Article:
Purchasing business credit insurance can substantially reduce the
risk of exposure to customer non-payment, and an accompanying bad debt
write off. Commercial credit risk coverage can be written to cover
a company's entire customer base, or it may be targeted to cover only
certain specific customers or types of customers. A domestic credit
insurance policies [in contrast to an export credit insurance policy]
covers only "commercial risks."
Commercial risks can be thought of as events generally within the
control of buyers and may include [depending on the specific terms
of the domestic credit insurance policy]:
The buyer's insolvency or bankruptcy
Its inability to pay for financial reasons
Protracted payment default:
An unwillingness to pay for goods received
Repudiation of the shipment [when the buyer fails or refuses to
take delivery of goods].
Pre-credit risk; which is the risk related to losses caused by
a buyer's insolvency during the manufacturing period but before delivery
of the goods or completion of contract
Some of the disadvantages of a commercial risk credit insurance include:
Typically, certain customer accounts will have specific coverage
limits assigned to them by the insurer, and these limits may be far
less than the dollar amount requested by the creditor company.
Policies typically come with annual deductibles; as well as per
loss deductibles...in other words commercial credit insurance is
not a first dollar loss policy.
There are usually other exclusions and limitations on coverage.
Often, losses under a certain dollar amount are not covered losses.
Foreign [export] accounts are usually excluded from coverage.
The insurer may require detailed periodic reports from the creditor
company about the status of customers covered by the policy.
The credit insurance policy is a contract in which the creditor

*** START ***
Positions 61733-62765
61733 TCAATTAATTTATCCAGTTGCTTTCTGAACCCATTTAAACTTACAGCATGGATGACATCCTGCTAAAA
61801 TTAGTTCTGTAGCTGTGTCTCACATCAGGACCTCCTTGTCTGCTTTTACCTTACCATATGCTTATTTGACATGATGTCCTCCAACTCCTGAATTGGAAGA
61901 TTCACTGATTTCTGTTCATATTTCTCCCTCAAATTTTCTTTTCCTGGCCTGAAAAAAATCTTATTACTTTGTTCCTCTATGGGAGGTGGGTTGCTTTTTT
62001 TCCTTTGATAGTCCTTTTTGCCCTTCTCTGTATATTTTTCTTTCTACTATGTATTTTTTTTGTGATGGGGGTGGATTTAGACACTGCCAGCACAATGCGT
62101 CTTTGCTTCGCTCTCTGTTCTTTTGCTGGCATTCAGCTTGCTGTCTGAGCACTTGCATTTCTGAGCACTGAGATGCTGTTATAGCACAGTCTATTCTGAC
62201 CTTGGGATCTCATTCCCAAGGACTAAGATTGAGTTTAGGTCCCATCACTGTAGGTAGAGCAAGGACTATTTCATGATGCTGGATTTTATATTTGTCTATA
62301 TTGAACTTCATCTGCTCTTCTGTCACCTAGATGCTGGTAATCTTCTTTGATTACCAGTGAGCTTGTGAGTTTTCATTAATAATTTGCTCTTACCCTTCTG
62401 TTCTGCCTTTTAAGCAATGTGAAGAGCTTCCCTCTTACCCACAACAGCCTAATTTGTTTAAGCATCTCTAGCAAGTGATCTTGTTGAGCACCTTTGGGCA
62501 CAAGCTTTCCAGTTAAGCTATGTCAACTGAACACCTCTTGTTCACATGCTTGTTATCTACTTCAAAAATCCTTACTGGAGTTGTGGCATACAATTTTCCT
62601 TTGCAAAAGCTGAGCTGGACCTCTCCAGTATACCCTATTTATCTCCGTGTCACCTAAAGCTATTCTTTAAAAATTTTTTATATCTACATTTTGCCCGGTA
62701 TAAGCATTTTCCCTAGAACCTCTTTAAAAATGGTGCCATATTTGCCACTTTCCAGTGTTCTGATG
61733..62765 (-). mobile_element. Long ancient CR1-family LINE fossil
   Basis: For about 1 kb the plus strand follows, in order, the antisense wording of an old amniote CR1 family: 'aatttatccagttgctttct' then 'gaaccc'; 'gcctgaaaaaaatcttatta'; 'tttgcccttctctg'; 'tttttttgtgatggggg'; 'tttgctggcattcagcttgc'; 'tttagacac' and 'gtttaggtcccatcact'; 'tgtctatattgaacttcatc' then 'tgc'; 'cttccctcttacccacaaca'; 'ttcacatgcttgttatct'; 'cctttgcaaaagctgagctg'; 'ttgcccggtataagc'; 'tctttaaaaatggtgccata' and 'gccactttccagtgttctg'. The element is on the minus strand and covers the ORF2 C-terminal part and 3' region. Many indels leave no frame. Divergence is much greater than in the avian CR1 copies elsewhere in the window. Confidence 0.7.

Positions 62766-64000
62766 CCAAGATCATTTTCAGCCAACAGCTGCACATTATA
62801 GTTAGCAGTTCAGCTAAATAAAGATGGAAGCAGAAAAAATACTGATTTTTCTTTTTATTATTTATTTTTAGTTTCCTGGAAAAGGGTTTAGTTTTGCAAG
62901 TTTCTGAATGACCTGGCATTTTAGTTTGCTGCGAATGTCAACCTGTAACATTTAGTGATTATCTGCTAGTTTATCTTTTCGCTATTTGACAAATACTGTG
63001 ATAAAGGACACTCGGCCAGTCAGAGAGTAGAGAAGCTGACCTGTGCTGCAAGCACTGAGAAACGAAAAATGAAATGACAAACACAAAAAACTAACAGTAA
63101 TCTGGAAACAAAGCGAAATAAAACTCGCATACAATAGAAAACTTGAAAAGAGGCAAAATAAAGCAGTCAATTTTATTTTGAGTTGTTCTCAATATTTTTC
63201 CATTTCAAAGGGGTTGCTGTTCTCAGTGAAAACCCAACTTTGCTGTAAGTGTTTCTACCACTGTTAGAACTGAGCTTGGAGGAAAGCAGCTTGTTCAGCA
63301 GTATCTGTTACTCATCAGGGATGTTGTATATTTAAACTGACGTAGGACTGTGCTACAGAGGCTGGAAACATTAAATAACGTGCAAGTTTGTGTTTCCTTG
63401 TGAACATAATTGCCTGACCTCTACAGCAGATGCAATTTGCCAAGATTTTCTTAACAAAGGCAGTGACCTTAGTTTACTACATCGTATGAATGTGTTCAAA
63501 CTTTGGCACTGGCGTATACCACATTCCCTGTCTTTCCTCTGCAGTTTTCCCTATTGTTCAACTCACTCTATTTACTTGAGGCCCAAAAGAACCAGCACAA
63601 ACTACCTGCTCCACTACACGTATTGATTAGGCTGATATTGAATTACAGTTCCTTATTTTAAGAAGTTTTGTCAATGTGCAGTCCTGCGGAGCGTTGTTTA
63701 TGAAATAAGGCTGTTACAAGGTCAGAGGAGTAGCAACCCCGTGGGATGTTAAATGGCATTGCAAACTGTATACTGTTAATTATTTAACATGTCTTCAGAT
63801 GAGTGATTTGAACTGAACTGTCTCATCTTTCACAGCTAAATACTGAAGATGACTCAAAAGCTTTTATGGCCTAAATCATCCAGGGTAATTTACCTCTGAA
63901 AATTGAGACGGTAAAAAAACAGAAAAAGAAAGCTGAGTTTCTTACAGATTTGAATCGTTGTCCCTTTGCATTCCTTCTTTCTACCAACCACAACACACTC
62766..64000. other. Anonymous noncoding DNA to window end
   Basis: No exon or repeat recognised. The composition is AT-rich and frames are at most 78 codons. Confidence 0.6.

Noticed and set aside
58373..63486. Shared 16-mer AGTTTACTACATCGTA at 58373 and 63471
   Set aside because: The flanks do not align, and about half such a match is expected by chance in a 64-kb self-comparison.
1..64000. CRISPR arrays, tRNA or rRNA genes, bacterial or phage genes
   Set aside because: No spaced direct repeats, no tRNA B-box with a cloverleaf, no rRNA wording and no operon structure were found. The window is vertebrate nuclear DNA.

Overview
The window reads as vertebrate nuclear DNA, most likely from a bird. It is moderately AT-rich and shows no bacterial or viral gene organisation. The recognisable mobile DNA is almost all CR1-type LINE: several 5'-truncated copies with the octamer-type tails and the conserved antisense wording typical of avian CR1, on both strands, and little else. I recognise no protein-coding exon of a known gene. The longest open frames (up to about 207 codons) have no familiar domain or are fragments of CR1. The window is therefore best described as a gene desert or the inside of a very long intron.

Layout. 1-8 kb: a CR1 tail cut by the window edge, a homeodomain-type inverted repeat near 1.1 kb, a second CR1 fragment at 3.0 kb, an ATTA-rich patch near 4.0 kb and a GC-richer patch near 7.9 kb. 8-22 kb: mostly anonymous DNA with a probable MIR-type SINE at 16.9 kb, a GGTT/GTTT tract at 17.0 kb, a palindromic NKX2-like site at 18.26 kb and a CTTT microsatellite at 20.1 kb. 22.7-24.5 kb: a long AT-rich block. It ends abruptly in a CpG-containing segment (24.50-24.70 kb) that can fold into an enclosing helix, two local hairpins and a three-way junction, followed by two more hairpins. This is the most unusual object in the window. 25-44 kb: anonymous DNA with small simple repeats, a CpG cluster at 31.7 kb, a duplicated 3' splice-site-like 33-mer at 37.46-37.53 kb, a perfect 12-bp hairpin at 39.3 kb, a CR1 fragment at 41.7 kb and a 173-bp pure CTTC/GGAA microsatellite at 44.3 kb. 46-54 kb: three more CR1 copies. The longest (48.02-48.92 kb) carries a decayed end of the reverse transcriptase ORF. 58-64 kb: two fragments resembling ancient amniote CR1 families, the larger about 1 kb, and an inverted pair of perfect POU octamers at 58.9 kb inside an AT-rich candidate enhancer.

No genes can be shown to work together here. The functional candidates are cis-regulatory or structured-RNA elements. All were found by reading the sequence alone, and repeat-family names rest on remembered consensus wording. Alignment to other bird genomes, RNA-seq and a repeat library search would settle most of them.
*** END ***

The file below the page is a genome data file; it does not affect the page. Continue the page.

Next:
company is required to comply with very specific requirements in
order for bad debt losses to be covered. Failure to comply with any
of the terms of the contract may invalidate the coverage.
Credit insurance policies will usually not pay the creditor company
if the debtor asserts that the balance due is in dispute...and customers
in serious financial trouble often claim the balance due is disputed
in order to delay collection or legal action.
The narrower the "spread" of risk being submitted to
the insurer, the more difficult it will be to get a credit insurance
policy that is worth purchasing.
Risk sharing accepted by the buyer including annual deductibles,
specific account exclusions, per loss deductibles, the annual dollar
cap on total paid losses, and a low dollar loss exclusions.
Usually, the insurer will decline to offer any coverage on certain
One final thought: The more account exclusions, the more coverage
limitations in the policy, the more restrictions, and the more terms
and conditions in the policy the more difficult it will be for the
company considering purchasing this type of insurance to determine
its value to the creditor company.